Could ‘Fracking’ for Natural Gas be Causing Breast Cancer?

David Macaulay

Veritas Legal Mediaveritaslegalmedia@hotmail.com

Hydraulic fracturing, known as “fracking” is a controversial process in which natural gas is mined from the earth by pressurized fluids being blasted into rock. The practice is widespread in Texas.
 
Although the process has been around since the 1940s there has been an upsurge in fracking over the last few years as the demand for natural gas has risen.


 
The downside of fracking is that the chemicals inserted into the ground appear to be contaminating groundwater and drinking water.
 
There are new studies that even provide a possible link between fracking and breast cancer in women living in areas where the practice takes place.
 
A recent report showed a rise in breast cancer rates in six counties in the Dallas/Fort Worth area of Texas where natural gas is extracted from the Barnett Shale.
 

“The six counties with the most production equipment are Denton, Hood, Johnson, Parker, Tarrant and Wise counties – the same six counties with high breast cancer rates,” reported the Denton Record-Chronicle.

Other reports have suggested chemical compounds including toluene, that have also been found in ground water contaminated by fracking, could harm pregnant women.

Further research is clearly needed in this important area. It wouldn’t be the first time the oil and gas industry in Texas has fallen foul of lawsuits. In fact the oil and natural gas industry has been guilty of numerous environmental and safety lapses in the past.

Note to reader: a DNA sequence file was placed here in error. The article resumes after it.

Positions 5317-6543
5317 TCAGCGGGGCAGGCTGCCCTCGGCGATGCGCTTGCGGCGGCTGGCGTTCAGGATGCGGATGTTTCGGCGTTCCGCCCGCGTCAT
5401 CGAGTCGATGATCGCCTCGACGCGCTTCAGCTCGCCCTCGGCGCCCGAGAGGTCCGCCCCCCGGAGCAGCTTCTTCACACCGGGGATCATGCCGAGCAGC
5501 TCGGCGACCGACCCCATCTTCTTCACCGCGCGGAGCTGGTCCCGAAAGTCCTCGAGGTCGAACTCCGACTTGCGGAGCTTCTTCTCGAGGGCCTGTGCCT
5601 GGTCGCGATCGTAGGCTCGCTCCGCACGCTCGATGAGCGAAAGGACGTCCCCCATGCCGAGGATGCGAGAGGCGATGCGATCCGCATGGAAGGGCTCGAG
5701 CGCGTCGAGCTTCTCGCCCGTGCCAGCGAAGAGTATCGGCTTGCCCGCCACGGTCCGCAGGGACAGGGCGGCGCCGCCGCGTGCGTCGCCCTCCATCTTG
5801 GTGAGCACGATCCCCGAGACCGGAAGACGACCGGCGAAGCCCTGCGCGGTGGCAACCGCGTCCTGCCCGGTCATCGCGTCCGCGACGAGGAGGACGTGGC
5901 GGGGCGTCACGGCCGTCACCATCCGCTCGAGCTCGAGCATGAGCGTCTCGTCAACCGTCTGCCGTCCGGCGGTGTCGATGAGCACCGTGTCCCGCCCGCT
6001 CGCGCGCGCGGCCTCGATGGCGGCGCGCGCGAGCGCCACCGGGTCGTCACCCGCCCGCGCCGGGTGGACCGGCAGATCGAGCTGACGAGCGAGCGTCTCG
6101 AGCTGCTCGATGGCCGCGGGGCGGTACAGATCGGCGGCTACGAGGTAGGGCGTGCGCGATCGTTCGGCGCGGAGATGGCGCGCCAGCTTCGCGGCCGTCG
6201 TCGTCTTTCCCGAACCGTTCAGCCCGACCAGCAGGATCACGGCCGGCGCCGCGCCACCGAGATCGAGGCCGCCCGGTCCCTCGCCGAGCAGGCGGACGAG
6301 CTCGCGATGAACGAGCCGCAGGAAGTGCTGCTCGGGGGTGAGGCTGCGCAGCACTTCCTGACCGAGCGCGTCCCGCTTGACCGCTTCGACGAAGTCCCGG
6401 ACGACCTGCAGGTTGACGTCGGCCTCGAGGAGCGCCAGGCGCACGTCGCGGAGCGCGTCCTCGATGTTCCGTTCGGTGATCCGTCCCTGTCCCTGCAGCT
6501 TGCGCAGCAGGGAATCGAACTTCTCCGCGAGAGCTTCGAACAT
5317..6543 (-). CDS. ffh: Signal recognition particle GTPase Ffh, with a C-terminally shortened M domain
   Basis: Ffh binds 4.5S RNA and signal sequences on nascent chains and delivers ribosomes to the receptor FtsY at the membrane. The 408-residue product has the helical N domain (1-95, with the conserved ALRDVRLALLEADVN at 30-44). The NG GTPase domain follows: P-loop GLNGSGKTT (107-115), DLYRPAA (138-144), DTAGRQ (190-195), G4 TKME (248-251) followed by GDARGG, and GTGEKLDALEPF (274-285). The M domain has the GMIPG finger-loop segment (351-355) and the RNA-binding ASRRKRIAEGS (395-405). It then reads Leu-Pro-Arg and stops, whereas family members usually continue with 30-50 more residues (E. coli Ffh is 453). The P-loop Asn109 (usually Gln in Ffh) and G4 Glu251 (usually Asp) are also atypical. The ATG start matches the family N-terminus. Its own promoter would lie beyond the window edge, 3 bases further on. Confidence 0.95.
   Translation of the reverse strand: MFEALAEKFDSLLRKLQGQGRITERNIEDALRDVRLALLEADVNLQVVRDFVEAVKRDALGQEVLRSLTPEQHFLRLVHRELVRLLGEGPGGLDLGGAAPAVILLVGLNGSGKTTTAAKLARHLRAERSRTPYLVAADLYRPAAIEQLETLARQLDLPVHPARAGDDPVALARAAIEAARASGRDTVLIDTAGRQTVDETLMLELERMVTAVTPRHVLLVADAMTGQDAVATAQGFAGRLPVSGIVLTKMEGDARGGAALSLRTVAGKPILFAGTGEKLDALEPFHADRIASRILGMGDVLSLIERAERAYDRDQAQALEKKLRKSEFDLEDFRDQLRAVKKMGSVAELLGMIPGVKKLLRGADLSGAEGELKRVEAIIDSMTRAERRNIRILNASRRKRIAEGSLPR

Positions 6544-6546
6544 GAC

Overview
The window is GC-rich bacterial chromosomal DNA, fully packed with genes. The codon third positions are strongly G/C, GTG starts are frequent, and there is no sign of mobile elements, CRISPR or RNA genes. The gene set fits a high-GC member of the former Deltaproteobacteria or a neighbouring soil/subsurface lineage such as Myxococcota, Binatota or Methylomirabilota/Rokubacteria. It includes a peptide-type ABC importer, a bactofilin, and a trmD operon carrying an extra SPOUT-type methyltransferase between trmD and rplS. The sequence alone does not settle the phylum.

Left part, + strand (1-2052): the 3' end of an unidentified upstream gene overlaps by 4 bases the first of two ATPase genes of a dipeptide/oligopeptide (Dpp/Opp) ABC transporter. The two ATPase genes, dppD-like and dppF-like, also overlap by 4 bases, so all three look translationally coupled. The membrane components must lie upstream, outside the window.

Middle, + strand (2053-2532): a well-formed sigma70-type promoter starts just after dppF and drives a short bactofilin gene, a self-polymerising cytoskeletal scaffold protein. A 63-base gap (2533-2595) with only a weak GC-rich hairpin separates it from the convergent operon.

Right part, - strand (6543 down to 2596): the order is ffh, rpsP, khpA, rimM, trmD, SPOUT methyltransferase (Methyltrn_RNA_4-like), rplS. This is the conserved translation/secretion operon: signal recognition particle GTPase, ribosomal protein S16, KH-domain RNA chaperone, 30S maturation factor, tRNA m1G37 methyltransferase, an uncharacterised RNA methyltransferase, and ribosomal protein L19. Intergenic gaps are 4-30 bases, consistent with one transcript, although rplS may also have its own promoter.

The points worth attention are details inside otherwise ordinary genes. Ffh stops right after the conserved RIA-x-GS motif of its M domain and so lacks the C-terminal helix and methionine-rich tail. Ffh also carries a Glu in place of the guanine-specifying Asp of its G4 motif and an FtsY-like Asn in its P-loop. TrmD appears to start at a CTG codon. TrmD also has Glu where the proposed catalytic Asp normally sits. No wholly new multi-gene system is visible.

For instance a group of oil workers who were lost at sea in the Gulf of Mexico for three days on a raft 2011 and their families have recently filed a lawsuit. Only six of the 10 workers survived.
 
The lawsuits filed in Galveston name the Houston-based company Geokinetics, Inc., Trinity Liftboat Services, the company that operated the liftboat vessel the men were working on and Mermaid Marine Australia Ltd.
 

The Texas Gulf Coast has one of the highest concentrations of oil refineries and chemical plants in the United States.

The industry has a record of explosions including the Amoco plant in Texas City, 1976, the Arco plant in Channelview, 1990 and the BP Amoco plant, also in Texas City, in 2005.

 Many of the oil plants on the Gulf Coast are getting older and the possibility of further explosions cannot be discounted. Workers in the oil and gas industry face some of the most hazardous conditions of any industry in the USA, with Texas seeing the highest numbers of occupational fatalities.

 But the growing weight of evidence about fracking suggests workers in this industry may not be the only victims.

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